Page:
During the cooking process add whatever veggies you want to the pot and allow just enough time to cook based on the size and density of what you add.  Small pieces of potato need about 15 – 20 minutes while green beans need 3 – 5 minutes to cook through.  Serve warm with chopped cilantro & mint and either Bragg’s Liquid Aminos or sea salt, to taste.

3 Tips to Use Your Smartphone More Mindfully

By Kurt Frost

Our smartphones are often seen as a distraction or a necessary evil to keep in touch with our larger world or as a fun escape. Rarely do we treat these devices as mindfulness tools. This is exactly what yours can be if you take some time to consider how you can use it with your health and well being in mind. With some tweaks to the layout, settings and apps you download, along with some mindful re-commitment to your working relationship with it, your smartphone can be a great asset to keeping your focused and calm. We could all use a little more of that!

Below are a few tips to get you started on the path to mindful smartphone mastery. I will post more going forward, so keep checking back.

Decide what you want to use your phone for.

Though your smartphone is really just a mini computer, you really shouldn’t try to use it for all of your tasks. Some things are much better done on a tablet or laptop. Instead of using it as an everything device, think about what activities your smartphone can uniquely do the best for you.

If social media is a black hole you can get sucked into repeatedly throughout the day, consider only accessing those sites via your laptop. You can always add these apps back again later if you decide you cannot live without them. Just don’t sell short any opportunity to make your smartphone more mindfully in line with the things that matter most to you throughout the day.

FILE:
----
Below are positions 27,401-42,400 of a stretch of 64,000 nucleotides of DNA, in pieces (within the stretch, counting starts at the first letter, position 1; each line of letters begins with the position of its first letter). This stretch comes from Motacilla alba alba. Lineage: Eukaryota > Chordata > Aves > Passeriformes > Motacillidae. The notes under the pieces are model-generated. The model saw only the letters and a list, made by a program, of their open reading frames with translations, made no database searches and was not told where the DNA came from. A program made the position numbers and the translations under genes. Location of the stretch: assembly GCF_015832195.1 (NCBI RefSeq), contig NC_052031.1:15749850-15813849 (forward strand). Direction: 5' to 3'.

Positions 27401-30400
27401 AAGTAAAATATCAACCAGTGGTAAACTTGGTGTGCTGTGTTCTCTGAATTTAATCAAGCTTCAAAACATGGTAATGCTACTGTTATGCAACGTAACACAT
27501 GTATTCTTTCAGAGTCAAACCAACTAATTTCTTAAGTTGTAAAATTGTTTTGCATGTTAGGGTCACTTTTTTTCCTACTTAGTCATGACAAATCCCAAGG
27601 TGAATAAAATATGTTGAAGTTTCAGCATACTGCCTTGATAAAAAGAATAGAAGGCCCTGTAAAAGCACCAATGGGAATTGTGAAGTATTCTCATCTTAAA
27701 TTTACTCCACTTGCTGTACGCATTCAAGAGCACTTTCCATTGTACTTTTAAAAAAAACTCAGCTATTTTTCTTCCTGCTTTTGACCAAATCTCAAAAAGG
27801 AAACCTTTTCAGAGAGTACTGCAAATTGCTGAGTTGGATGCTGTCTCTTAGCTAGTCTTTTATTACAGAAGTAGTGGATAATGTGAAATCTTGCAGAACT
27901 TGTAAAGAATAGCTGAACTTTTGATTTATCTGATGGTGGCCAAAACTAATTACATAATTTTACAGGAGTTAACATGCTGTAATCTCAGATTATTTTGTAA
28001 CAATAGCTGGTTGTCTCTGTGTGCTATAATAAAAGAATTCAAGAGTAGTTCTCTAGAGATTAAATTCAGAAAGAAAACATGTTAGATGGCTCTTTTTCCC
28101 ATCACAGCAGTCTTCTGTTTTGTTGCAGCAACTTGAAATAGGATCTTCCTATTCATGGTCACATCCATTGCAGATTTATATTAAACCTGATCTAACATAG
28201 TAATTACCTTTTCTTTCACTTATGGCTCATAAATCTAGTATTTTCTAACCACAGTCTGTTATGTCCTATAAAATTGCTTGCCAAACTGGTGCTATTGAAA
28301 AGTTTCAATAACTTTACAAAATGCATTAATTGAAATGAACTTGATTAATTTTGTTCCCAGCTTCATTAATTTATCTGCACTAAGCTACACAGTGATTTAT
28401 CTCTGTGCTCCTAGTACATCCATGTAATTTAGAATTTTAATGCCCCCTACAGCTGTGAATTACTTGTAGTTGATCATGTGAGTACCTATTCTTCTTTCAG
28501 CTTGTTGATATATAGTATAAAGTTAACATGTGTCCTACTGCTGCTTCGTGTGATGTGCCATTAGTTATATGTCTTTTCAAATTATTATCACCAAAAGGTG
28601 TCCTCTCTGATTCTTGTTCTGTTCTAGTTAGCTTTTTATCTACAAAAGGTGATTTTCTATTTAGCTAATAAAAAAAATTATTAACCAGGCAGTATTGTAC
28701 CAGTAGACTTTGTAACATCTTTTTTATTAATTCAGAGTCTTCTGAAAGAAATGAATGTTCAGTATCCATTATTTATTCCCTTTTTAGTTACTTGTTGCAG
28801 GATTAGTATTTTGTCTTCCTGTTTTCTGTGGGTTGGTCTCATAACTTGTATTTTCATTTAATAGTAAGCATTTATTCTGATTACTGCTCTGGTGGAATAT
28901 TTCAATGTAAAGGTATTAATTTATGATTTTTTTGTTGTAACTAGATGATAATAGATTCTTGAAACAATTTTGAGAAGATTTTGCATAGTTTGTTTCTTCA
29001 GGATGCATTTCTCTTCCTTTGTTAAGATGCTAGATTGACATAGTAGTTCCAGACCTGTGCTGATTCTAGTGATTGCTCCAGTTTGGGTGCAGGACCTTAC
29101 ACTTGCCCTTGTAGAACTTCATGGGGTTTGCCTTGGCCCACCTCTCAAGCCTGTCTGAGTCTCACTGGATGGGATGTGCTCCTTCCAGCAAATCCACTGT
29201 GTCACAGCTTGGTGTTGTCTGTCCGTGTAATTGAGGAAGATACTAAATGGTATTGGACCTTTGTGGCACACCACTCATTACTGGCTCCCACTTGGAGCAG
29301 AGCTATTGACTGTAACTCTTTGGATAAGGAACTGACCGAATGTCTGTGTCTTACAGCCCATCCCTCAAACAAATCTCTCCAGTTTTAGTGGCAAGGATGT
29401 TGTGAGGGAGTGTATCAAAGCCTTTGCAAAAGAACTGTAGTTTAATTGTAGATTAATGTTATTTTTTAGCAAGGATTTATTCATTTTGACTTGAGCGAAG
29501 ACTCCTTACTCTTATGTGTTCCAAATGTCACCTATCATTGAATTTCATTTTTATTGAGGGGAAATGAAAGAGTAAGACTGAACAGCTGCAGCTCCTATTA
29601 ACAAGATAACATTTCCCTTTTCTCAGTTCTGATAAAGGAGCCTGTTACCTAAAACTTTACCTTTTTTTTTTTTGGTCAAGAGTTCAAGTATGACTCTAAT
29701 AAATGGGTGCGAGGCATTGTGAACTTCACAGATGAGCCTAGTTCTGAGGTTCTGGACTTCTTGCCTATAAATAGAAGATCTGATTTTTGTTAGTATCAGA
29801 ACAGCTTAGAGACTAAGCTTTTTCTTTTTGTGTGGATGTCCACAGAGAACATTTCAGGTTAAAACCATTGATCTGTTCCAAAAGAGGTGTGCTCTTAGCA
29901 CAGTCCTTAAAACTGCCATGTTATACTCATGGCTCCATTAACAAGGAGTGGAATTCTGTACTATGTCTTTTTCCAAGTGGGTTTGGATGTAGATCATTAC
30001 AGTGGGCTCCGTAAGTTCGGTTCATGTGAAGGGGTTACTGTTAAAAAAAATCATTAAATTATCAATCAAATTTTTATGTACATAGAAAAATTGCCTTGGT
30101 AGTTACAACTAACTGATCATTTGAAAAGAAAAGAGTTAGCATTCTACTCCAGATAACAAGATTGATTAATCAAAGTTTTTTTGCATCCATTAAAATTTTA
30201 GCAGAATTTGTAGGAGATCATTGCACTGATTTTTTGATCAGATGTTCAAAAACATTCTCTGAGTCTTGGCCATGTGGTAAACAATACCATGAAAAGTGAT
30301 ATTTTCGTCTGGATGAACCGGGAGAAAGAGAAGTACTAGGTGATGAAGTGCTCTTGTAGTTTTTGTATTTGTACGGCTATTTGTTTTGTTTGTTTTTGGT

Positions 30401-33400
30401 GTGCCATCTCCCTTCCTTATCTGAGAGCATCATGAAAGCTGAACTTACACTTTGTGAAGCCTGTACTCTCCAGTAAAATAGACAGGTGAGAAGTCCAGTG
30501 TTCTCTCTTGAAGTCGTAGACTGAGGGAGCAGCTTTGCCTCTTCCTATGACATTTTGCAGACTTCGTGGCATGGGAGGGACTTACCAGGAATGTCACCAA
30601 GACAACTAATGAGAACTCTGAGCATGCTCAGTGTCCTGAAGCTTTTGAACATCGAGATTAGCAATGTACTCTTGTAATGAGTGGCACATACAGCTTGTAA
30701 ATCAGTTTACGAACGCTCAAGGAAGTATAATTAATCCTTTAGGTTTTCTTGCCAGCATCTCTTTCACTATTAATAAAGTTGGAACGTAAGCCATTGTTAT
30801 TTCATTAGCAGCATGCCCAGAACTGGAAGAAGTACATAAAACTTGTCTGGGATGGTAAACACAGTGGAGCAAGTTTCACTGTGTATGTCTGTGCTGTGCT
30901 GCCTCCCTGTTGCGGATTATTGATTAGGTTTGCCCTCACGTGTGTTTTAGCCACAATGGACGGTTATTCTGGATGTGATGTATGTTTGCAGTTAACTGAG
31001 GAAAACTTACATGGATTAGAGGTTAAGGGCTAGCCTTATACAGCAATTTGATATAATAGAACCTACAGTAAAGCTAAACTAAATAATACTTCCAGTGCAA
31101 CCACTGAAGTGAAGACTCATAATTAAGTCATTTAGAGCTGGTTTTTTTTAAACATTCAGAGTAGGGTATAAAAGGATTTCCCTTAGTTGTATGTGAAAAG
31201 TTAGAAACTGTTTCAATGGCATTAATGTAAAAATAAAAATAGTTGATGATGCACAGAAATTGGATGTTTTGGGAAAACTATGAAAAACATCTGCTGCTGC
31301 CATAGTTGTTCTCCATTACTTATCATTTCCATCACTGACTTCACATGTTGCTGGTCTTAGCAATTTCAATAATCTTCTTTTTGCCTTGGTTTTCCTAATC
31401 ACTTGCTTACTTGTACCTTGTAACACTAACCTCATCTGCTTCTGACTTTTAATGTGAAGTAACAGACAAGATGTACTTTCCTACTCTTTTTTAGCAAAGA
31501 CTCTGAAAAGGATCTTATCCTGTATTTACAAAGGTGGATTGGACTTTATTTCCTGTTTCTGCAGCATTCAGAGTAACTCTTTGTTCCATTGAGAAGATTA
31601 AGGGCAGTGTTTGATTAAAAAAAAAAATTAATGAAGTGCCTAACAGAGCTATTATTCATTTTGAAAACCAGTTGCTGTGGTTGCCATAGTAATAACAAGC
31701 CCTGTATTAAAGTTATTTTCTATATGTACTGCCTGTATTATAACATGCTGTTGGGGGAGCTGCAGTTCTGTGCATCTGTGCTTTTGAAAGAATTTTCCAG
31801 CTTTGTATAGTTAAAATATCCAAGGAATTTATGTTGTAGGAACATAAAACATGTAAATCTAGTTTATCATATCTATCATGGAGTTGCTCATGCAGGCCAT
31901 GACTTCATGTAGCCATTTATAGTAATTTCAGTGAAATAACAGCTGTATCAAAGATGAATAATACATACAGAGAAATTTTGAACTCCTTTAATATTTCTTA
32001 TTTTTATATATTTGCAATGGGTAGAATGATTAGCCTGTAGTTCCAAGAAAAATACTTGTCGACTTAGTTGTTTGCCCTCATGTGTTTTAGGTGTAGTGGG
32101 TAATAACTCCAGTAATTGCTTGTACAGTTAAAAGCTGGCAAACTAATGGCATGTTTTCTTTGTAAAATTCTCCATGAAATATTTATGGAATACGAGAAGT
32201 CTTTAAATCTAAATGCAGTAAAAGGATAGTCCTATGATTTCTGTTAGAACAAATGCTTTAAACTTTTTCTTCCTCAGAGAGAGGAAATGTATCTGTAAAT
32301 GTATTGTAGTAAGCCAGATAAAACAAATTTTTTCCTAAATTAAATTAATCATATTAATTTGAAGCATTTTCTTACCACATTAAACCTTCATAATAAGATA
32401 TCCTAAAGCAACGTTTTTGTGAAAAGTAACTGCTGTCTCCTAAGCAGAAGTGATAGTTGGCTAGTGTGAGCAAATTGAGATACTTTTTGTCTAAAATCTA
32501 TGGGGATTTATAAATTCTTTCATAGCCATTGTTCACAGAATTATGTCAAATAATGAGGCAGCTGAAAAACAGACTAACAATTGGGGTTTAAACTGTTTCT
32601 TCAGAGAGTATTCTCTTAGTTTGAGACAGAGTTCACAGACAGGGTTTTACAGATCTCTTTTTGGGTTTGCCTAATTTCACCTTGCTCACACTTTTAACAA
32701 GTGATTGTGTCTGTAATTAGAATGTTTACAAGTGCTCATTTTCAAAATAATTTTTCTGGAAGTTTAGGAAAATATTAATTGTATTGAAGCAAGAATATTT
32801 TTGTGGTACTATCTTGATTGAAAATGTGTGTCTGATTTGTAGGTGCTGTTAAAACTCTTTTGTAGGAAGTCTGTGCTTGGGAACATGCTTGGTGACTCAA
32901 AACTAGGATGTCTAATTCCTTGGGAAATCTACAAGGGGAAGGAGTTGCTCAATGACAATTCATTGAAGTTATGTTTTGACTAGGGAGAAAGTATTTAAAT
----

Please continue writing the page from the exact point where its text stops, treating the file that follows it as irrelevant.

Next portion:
Liberally use do not disturb to keep your focus.

If you always keep your ringer and notifications on, then you are basically telling your smartphone, and everyone else, that you are available all of the time, at a second’s notice. This contributes to feeling more stressed. Turn on the do not disturb mode on your device when you are having important conversations with others or doing deep work.

If you want to make a more radical, mindful move, try keeping your smartphone in do not disturb as a default and then mindfully check it throughout the day for messages and notifications. You can always turn it off if you are waiting for an important call, but the point is that you can choose how to consume the information from your smartphone and not be at its mercy when it has something new to give you.

Use reminders to keep yourself on track.

Every smartphone has some version of a reminders app. Add several reminders to the beginning, end and throughout your day to gently bring your attention back to where you want it. For example, you can add a reminder to do a short meditation in the morning or evening or to stop for a few deep breaths during a chronically stressful part of your day. Don’t rely on your brain to keep track of all of this for you. It will only add to your busyness and stress.

For more enhanced features, like being able to easily set hourly reminders or get mindful messages randomly sent to you throughout the day, there are multitudes of other apps you can download.

If you liked these tips, please email and let me know. If you have any questions or specific things you would like to know more about using your smartphone more mindfully, send that off to me too.

You may also wish to add your email using the link below to sign up for the newsletter for the Mindful Smartphone series. In it, I will not only post the latest blog posts but occasionally share new content and updates on my work to help you use your technology more mindfully.